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Social Commentary In Chopin's The Story Of An Hour

1893 words - 8 pages

Social Commentary in Chopin's The Story of an Hour


IN "The Story of an Hour," Kate Chopin tells the tale of a woman who learns of her husband's untimely death, seeks solitude in which she proceeds to reflect upon this incident and its implications, has a life-altering/-giving epiphany, and proceeds to have all of the fresh hope and elation that had accompanied this experience dashed when her supposedly dead husband appears alive and well at her door, thereby inducing her sudden death. Read in isolation, it seems as if this is merely a detailed account of one woman's reaction to the death of her husband and, on a basic and concrete level, it is. However, to grasp Chopin's intended ...view middle of the document...

The remainder of the paragraph proceeds to depict how, due to his wife's "heart condition," the news of Brently Mallard's death has to be broken to her with "great care" and "as gently as possible." This portion serves to denote society's pervading stereotype of women as frail and overly emotional, as well as exceptionally dependent upon their husbands' existence for their well-being. Chopin's opening paragraph, which immediately begins to make the reader aware of society's perception of women, effectively offers numerous details that reflect the central ideas of the main theme and ultimately establishes the foundation upon which the social critique that follows is built.

As we proceed through the story, we are continually presented with instances that further exemplify the unhealthy perception of women held by society that Chopin is determined to illuminate and denounce. For example, when Josephine is forced to tell Mrs. Mallard that her husband has died she goes about doing so in "broken sentences," giving "veiled hints that reveal in half concealing," rather than telling her outright. This reinforces the idea that women were too frail to be spoken to in a direct and truthful manner, and is quite effective in that it has a woman (Josephine) exemplifying the stereotype. This exchange also reflects the pervasiveness of this perception of women, for it was universally accepted and adopted by all members of society regardless of gender. We are reminded of this stereotype throughout the rest of the story when Josephine "implores" her sister to let her into the room where she sits in solitude because she will "make herself ill," and also when Richards attempts to "screen [Brently] from the view of his wife" when he reappears unexpectedly at the end of the story.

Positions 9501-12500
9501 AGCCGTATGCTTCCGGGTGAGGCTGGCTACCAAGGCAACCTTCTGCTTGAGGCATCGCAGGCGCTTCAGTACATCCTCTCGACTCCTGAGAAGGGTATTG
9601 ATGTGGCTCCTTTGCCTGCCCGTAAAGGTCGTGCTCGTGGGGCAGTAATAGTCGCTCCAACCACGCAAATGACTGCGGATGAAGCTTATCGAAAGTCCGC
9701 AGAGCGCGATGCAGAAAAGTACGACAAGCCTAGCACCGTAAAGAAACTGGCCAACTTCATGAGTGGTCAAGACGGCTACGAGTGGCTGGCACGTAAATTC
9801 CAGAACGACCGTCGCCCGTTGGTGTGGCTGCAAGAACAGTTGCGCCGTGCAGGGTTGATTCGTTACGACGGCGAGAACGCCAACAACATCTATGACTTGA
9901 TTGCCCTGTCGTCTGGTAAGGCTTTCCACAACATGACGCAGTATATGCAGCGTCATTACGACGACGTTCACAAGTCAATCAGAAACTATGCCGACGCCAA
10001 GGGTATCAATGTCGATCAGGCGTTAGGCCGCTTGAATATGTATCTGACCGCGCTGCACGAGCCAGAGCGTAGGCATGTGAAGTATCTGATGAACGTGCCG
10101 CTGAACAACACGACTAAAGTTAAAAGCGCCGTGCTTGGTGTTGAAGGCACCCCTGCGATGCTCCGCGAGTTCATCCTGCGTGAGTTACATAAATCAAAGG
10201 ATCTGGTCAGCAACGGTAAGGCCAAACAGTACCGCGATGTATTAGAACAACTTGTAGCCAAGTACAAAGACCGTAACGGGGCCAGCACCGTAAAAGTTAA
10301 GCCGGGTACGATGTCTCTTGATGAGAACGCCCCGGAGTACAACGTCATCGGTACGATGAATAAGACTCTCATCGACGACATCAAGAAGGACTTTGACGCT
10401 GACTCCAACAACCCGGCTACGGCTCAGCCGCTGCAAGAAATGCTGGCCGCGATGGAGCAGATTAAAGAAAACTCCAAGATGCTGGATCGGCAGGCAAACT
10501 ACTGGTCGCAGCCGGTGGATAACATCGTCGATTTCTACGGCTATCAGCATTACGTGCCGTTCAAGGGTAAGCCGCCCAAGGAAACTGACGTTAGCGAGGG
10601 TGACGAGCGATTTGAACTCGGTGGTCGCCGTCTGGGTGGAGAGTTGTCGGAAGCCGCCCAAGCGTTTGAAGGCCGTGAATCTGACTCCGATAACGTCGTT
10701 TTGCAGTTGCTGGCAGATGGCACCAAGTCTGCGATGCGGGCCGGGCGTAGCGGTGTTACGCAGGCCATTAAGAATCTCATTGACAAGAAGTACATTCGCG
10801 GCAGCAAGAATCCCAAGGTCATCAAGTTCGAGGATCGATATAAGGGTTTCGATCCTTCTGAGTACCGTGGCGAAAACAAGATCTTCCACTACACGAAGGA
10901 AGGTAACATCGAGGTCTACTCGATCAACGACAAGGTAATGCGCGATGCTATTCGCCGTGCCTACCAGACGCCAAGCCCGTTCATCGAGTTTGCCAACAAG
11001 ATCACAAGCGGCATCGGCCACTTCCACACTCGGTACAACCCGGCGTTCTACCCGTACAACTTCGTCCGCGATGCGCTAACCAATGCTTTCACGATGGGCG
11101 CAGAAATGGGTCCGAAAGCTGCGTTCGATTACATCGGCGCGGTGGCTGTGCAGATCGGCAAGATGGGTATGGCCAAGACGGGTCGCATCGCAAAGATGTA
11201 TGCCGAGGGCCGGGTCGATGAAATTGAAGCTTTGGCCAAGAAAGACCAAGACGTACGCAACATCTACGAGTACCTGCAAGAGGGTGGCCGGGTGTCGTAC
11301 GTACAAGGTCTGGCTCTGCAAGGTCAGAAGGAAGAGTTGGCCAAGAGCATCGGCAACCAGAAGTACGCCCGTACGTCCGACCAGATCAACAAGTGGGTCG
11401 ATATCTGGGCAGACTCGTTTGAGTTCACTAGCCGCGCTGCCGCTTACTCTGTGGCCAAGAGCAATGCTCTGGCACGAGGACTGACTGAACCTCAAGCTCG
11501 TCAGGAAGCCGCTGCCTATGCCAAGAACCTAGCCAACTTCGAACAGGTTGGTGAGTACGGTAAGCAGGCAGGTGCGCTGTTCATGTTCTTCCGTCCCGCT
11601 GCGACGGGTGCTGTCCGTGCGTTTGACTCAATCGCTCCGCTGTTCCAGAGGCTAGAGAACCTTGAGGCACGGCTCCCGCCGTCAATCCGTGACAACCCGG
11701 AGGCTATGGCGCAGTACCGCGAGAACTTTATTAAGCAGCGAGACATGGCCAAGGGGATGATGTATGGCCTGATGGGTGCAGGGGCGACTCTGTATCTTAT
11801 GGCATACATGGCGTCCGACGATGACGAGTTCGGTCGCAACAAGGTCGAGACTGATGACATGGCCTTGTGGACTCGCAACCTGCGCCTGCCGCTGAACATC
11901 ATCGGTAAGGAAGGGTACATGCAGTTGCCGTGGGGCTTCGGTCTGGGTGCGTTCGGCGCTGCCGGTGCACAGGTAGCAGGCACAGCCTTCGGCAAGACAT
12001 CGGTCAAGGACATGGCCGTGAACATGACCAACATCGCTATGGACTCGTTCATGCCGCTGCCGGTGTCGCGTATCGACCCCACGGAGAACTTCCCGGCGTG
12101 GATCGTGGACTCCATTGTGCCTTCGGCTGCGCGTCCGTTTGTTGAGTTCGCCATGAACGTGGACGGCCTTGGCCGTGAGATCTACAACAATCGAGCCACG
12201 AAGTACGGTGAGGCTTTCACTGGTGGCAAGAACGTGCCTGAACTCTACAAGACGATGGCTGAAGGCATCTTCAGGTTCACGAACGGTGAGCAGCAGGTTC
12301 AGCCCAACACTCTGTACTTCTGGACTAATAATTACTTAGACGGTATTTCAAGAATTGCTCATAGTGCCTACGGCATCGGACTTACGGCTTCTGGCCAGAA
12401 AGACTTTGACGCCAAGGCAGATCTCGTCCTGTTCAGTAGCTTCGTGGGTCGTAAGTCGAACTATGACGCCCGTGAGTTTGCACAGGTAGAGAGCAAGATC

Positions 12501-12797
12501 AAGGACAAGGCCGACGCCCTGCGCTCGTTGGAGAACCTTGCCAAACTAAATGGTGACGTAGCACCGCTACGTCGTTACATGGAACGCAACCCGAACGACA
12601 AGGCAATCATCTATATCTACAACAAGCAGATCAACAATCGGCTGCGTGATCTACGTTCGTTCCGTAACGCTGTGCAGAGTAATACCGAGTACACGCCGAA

These two consequent examples serve a dual purpose: they perpetuate the belief that women were exceptionally frail, and provide an avenue through which Chopin can denote the falsity in this belief. She accomplishes this task by changing the protagonist's reaction to this type of patronizing treatment as the story progresses. The first time that she is "gently" spoken to, she weeps "in her sister's arms," thus legitimating the idea that she does not possess the strength, physical or mental, to support herself. However, the following two times that she is treated so she defies the condescending party, telling her sister to "Go away" and asserting that she is not making herself ill, and finally by dying rather than re-succumbing to the repressive lifestyle that her husband is certain to impose upon her once again. The "progress" that Louise makes in the course of the story highlights the central idea that what society believes women need is quite contrary to what they actually require, and that if this dichotomy is not soon reconciled women will be forced to either retaliate or perish.

These ideas are intended to lead us to think about the role of women in our actual society, not...

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